Every year around this time, this page is filled with selections of CityBeat writers’ favorite music of the past year. This time around, however, I decided to claim the full page for myself, simply because I’ve listened to so many impressive records that it’d be hard to have to limit myself. And even in giving myself a nice round top 10 to work with, that still leaves out so many albums that I revisited over and over again. I’ve also compiled a list of my favorite local recordings this year, which can be found in this week’s Notes from the Smoking Patio section, but here’s my official list of 2016’s best albums.
10. Emma Ruth Rundle - Marked For Death
Emma Ruth Rundle isn’t the type of singer/songwriter that prefers a bare-bones approach. Her arrangements are vast and crushing, like a doom metal Bat for Lashes, each melancholy tune ascending into layers of effects and sprawling guitar riffs. This doesn’t mean it’s not an intimate album; it’s just that those hushed moments of a soul laid bare tend to explode into massive productions.
9. Solange - A Seat at the Table
Just a few notches down on my list you’d find Beyoncé’s Lemonade, certainly worthy of all the accolades it received. But I was even more floored by this moving and groove-heavy album by the younger Knowles sister. She’s been on a fascinating journey since her earlier pop releases, and with A Seat at the Table she delivers not just the best songs of her career, but heartfelt statements of black identity, including motivational interludes from Master P. Yes, that Master P.
8. Inter Arma - Paradise Gallows
When Inter Arma played Soda Bar earlier this year, they powered through about four tracks in 50 or so minutes. Yeah, they’re epic. But each of the sprawling, atmospheric metal tracks on Paradise Gallows is a universe unto itself, a beastly and awe-inspiring scene unfolding over each horizon.
7. Danny Brown - Atrocity Exhibition
In a year that will go down in modern history as one of the most bleak we’ve ever seen, Atrocity Exhibition is precisely the hip-hop horrorshow that seems like the best soundtrack. Brown’s lyrics are as clever and vivid as ever, while the album features a broad range of eerie and abrasive productions that drive it home. It’s grade-A nihilism.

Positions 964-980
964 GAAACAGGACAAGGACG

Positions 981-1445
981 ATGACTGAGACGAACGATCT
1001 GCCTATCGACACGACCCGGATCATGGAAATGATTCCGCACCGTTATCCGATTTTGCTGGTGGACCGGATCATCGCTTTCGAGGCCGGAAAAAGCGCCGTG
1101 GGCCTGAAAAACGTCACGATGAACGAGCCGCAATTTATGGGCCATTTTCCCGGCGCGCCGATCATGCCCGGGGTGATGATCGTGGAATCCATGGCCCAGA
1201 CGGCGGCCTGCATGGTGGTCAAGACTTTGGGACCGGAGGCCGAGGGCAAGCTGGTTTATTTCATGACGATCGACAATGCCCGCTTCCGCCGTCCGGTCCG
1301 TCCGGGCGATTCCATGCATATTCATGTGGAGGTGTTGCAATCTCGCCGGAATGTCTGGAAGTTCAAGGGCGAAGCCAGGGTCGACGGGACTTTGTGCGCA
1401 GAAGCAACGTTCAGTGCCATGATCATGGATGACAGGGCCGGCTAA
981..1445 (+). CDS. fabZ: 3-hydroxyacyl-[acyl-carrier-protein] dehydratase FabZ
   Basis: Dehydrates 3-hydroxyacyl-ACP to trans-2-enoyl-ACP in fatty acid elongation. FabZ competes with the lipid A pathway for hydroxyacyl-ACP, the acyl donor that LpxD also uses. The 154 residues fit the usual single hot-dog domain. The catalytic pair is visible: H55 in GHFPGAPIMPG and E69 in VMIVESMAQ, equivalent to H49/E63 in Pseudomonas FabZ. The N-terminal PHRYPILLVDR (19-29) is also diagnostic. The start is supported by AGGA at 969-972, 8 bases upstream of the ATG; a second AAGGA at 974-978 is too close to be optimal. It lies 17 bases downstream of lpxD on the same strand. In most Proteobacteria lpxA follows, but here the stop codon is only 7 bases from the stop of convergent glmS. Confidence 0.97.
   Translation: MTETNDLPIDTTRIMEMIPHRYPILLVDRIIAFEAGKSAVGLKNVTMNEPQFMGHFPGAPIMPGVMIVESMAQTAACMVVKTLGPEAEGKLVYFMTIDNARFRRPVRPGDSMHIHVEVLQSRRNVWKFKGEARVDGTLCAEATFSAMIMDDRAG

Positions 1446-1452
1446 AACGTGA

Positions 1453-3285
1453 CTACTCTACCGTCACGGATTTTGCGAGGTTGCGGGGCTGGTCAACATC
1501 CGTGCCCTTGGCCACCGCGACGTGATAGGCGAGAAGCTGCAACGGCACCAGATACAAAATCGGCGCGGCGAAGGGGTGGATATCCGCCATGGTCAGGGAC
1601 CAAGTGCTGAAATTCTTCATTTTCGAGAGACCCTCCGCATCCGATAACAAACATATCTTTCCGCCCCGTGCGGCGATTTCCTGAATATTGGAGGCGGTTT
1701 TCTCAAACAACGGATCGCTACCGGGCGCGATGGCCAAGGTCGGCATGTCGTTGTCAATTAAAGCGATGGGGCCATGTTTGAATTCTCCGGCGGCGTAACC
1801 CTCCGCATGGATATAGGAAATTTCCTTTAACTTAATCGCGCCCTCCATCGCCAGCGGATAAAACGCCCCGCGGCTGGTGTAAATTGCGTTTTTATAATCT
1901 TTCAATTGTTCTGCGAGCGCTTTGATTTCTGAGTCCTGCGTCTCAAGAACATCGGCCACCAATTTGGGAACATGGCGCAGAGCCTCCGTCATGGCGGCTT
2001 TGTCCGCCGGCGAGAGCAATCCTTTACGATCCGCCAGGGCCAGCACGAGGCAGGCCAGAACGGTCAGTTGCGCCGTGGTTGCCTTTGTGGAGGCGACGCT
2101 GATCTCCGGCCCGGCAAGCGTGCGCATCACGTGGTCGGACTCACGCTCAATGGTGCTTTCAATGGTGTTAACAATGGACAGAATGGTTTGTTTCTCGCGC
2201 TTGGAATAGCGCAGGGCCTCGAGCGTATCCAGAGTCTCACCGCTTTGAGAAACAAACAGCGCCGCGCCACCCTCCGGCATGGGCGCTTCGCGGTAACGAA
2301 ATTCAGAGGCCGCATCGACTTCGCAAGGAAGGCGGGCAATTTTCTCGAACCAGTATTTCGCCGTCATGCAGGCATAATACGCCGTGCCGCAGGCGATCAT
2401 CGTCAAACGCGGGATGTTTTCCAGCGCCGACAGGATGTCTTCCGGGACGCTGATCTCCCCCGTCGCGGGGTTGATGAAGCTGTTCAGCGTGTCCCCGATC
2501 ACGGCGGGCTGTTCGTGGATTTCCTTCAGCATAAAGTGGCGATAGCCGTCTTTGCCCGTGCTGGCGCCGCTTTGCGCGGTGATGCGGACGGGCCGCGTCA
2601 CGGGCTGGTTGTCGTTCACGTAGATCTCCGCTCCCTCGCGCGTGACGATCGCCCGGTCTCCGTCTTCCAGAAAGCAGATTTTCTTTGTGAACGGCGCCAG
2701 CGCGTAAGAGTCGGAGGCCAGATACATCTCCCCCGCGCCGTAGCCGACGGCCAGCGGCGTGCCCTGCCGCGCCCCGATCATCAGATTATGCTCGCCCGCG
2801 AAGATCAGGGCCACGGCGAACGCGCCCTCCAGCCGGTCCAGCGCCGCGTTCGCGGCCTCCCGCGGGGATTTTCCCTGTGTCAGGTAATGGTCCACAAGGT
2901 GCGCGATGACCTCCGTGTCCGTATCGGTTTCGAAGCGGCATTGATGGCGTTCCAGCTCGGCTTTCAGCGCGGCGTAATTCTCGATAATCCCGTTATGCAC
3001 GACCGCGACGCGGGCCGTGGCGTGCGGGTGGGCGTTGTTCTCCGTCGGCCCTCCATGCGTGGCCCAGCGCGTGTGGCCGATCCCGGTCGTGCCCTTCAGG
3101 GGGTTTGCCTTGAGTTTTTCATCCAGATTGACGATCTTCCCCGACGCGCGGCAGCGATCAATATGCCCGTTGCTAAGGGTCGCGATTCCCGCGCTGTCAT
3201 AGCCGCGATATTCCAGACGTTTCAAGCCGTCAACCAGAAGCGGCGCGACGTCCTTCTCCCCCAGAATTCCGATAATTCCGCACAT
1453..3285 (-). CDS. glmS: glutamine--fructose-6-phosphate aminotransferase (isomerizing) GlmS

6. Car Seat Headrest - Teens of Denial
Guitar-driven indie rock hasn’t been a style of music that’s wowed me much in recent years, but Car Seat Headrest is a notable exception. Will Toledo writes songs that go above and beyond where an indie rock song is expected to, wrapping intricate allusions around personal anxieties around really kickass rock riffs.
5. Baroness - Purple
This technically came out very late in 2015, but I didn’t have an opportunity to write about it then, so this is my chance to make up for that. Baroness is among my favorite bands performing today—this year I actually got a Baroness tattoo—so it says a lot about the other records this year that it Purple only made it to number five. Still, it’s a fantastic rock album, still carrying the metal heaviness of their earlier albums with an even stronger sense of melody.
4. Angel Olsen - My Woman
Angel Olsen evoked classic albums by Neil Young and David Bowie by splitting her third record into two distinct halves. The first is a series of fuzzy rock songs, while the second side comprises longer, more expansive ballads. Combined they create a unique listening experience that just so happens to feature her best songs to date. My Woman is sometimes witty, sometimes heartbreaking, sometimes loud and sometimes hushed, but it’s all essential listening.
3. Oranssi Pazuzu - Värähtelijä
It’s probably for the best that I don’t speak Finnish, because not being able to understand the lyrics to this Finland-based psychedelic metal band’s head-trip of a new album only serves to enhance the surreal experience. Oranssi Pazuzu isn’t like many other bands, infusing a cosmic psychedelic rock sound with the guttural intensity of black metal and a sense of melody that often evades both. It’s a weird, wonderful thing of twisted beauty.
2. David Bowie - Blackstar
The week that David Bowie’s final album was released, it was hard to listen to. He died just two days after it hit shelves, and I’d be lying if I said his passing didn’t hit me especially hard considering the album was very much about his inevitable death. That being said, it’s one of the most powerful and intricately written meditations on mortality I’ve ever heard. Bowie’s one of my all-time favorite artists, so this is bittersweet, but he left us with one hell of a final album.
1. Savages - Adore Life
I could probably come up with an elaborate points system to mathematically determine some kind of formula for the best album of the year, but I find it’s best to go with my gut, and my gut tells me Savages made the best album of 2016. I’m admittedly a sucker for abrasive post-punk music, but Savages built upon an already strong foundation with alternately noisier and more spacious songs this time around, surpassing any next-coming-of-Joy-Division conceptions that once followed them. They’re an intense, heavy and physical band, evidenced by their fantastic live show, and no other album this year felt as immediate or as vital.